HOUSTON The last two defendants convicted for helping disgraced financier R. Allen Stanford bilk investors out of more than $7 billion in one of the biggest Ponzi schemes in U.S. history were each sentenced to 20 year prison terms by a federal judge on Thursday.
Lawyers for Gilbert Lopez Jr., the ex-chief accounting officer for one of Stanford's companies, and Mark Kuhrt, the ex-global controller for another company, had asked for lesser prison terms, saying their clients were not as culpable as two other former executives who received significantly smaller sentences.
Jack Zimmermann, Lopez's attorney, told U.S. District Judge David Hittner that his client was "down the chain" of Stanford's business empire and "had no decision making authority in any of the things that ran this fraud."
Richard Kuniansky, Kuhrt's attorney, said his client had believed Stanford legitimately borrowed investor funds and was going to pay the money back.
Lopez and Kuhrt were both convicted at trial last year of conspiracy to commit wire fraud and nine counts of wire fraud. Hittner sentenced each defendant to 20 years for each count, to be served at the same time. The judge also fined Lopez $25,000, but waived a fine for Kuhrt.
Lopez, 70, covered his face with his hands after being sentenced, while Kuhrt, 40, stared down at the floor with his eyes closed. Family members who were in the courtroom cried after the sentences were announced. Lopez's attorney had asked for a three-year prison term, asking for leniency in part based on his client's age. Kuhrt's attorney had asked for five years.
Prosecutors said Stanford, a one-time billionaire, persuaded investors to buy certificates of deposit from his bank on the Caribbean island nation of in Antigua, then used that money to bankroll a string of failed businesses and his lavish lifestyle, which included yachts, a fleet of private jets and sponsorship of cricket tournaments. Authorities said Stanford and others in his companies lied to investors from more than 100 countries, telling them their funds were being safely invested in stocks, bonds and other securities.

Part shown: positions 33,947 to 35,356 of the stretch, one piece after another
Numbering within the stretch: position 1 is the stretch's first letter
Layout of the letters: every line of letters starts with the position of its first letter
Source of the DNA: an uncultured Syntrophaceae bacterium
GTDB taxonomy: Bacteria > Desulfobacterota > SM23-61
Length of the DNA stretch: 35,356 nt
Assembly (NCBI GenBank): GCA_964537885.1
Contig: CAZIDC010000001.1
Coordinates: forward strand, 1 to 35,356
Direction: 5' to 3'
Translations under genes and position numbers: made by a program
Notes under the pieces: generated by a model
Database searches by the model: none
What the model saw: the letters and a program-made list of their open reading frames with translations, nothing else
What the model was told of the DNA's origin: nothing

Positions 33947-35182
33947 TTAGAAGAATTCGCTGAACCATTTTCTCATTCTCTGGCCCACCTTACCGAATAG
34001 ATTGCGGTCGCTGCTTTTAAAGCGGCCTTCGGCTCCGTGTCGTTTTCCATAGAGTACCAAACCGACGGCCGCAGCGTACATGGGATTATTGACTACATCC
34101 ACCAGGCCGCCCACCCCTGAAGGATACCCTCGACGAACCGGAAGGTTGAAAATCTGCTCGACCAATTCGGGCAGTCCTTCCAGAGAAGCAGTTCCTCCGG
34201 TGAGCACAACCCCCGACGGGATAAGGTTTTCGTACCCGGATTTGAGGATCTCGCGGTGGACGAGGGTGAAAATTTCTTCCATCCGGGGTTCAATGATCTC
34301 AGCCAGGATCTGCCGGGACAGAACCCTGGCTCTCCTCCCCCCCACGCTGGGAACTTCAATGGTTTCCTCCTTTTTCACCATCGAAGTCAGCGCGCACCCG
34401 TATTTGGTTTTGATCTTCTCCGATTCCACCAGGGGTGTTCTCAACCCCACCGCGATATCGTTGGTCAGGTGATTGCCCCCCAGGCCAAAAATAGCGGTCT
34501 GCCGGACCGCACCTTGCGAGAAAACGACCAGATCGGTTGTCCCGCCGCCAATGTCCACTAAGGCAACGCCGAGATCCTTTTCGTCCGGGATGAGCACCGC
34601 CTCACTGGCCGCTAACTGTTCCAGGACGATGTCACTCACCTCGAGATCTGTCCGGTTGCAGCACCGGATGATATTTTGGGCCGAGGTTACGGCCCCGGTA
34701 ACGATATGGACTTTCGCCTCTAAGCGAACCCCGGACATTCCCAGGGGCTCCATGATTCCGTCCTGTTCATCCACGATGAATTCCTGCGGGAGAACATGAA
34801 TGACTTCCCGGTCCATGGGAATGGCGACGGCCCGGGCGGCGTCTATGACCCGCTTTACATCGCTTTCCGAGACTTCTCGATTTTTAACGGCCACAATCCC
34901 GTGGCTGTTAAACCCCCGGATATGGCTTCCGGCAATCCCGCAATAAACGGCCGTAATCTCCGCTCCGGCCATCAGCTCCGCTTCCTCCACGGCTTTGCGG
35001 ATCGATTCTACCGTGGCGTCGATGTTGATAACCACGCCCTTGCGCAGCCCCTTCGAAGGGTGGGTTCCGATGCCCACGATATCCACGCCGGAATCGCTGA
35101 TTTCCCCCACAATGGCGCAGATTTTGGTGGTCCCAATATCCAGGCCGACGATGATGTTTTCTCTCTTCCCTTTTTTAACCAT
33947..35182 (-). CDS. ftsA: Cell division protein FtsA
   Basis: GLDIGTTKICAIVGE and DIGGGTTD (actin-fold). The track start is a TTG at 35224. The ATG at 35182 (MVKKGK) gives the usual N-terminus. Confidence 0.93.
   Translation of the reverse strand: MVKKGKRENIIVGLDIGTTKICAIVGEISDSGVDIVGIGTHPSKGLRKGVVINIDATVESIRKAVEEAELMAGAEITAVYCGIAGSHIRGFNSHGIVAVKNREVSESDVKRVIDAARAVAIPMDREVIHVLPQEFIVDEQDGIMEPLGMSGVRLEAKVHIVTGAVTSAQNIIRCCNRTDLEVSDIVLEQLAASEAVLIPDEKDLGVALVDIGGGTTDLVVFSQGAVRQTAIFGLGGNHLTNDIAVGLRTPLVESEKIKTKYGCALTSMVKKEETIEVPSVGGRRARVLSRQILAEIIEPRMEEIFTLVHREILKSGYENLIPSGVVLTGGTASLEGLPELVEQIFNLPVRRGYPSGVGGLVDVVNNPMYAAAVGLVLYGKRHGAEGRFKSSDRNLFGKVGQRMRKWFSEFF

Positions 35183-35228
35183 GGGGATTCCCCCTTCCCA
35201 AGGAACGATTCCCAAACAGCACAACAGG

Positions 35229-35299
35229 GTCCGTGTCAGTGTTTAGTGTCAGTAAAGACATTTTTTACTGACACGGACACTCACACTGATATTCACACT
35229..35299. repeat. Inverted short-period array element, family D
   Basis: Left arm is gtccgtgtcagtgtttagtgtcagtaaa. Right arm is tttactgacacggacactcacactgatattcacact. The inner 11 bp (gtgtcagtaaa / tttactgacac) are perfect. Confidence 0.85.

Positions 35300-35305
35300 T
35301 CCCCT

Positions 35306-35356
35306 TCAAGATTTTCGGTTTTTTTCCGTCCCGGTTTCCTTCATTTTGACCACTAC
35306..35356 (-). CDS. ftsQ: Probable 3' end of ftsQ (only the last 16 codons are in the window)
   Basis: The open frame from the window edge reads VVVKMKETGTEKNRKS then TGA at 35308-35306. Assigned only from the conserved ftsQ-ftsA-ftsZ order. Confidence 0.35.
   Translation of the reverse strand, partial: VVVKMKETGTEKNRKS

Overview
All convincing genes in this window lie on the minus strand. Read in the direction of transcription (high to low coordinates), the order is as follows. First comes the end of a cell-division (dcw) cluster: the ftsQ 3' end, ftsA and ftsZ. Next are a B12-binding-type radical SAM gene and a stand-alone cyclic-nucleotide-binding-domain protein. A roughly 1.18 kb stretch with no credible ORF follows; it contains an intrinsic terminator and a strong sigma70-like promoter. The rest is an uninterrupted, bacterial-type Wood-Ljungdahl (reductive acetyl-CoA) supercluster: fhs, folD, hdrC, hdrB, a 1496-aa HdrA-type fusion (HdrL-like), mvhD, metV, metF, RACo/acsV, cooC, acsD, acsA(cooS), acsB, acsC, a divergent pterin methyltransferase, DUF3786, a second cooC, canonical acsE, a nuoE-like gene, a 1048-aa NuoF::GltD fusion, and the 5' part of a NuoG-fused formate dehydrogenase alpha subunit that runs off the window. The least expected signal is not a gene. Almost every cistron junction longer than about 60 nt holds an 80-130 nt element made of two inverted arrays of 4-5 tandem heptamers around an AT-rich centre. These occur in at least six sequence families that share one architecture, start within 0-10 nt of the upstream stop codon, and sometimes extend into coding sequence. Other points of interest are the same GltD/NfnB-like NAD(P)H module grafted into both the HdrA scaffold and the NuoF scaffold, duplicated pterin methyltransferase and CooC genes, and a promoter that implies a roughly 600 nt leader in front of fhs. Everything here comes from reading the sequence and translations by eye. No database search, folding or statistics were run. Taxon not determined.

Prosecutor Jeffrey Goldberg told Hittner that both Lopez and Kuhrt helped hide the massive fraud by misrepresenting to investors in reports and other documents that their money was safe and Stanford's bank was on solid financial ground.
Goldberg also said neither former executive had expressed remorse and added that lengthy prison terms would send a message to other senior corporate executives that "they too will face criminal liability if they implement fraudulent orders." Goldberg had asked for 25-year prison terms for each defendant, saying their actions had caused many victims to be "robbed of their retirements."
"Gil Lopez and Mark Kuhrt were working behind the scenes to prop up Allen Stanford's lies," he said.
Both Zimmerman and Kuniansky said their clients were remorseful for what happened. Neither Lopez nor Kuhrt gave a statement before being sentenced.
Stanford, 62, was convicted last year on 13 fraud-related counts and sentenced to 110 years in prison.
Two other former executives with Stanford's now dismantled business empire - which stretched from the U.S. to Latin America and the Caribbean - were sentenced previously after pleading guilty.
James M. Davis, the former finance chief for Stanford's various companies and the prosecution's star witness at Stanford's trial, received a five-year prison term. Former chief investment officer Laura Pendergest-Holt was sentenced to three years in prison.
The remaining defendant in the case, a former Antiguan financial regulator, awaits extradition to the U.S.